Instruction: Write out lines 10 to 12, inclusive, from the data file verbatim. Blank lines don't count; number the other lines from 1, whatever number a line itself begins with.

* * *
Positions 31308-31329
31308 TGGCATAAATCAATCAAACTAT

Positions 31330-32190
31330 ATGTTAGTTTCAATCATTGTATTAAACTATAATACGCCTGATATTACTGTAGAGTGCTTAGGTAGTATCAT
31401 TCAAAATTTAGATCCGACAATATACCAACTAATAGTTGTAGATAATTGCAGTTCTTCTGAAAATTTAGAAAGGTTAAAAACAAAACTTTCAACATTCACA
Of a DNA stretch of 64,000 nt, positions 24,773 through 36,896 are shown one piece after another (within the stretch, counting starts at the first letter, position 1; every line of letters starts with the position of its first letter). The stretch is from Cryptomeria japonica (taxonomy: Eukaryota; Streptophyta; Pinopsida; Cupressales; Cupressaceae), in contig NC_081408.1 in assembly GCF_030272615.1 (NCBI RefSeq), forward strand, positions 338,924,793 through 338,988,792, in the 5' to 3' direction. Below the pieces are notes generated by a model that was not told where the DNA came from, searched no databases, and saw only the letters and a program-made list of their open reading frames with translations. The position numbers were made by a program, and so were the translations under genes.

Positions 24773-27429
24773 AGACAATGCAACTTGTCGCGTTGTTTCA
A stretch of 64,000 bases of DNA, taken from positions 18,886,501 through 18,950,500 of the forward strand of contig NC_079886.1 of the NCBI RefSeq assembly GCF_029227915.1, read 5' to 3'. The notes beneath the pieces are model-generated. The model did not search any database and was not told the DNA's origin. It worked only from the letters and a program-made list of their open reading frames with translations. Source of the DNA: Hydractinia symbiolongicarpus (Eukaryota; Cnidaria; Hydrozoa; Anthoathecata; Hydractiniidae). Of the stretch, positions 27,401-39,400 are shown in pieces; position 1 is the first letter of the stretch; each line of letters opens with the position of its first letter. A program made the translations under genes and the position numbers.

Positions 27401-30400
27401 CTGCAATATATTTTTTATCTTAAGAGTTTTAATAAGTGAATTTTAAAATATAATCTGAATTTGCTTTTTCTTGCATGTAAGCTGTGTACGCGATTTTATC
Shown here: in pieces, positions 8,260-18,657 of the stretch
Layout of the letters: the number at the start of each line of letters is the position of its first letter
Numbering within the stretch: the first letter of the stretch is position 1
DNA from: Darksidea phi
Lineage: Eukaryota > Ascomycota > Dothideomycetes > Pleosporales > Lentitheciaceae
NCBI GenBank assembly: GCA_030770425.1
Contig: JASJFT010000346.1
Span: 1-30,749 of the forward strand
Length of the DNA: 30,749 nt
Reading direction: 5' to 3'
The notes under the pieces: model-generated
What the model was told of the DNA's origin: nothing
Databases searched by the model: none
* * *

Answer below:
Positions 27401-30400
27401 CTGCAATATATTTTTTATCTTAAGAGTTTTAATAAGTGAATTTTAAAATATAATCTGAATTTGCTTTTTCTTGCATGTAAGCTGTGTACGCGATTTTATC
Shown here: in pieces, positions 8,260-18,657 of the stretch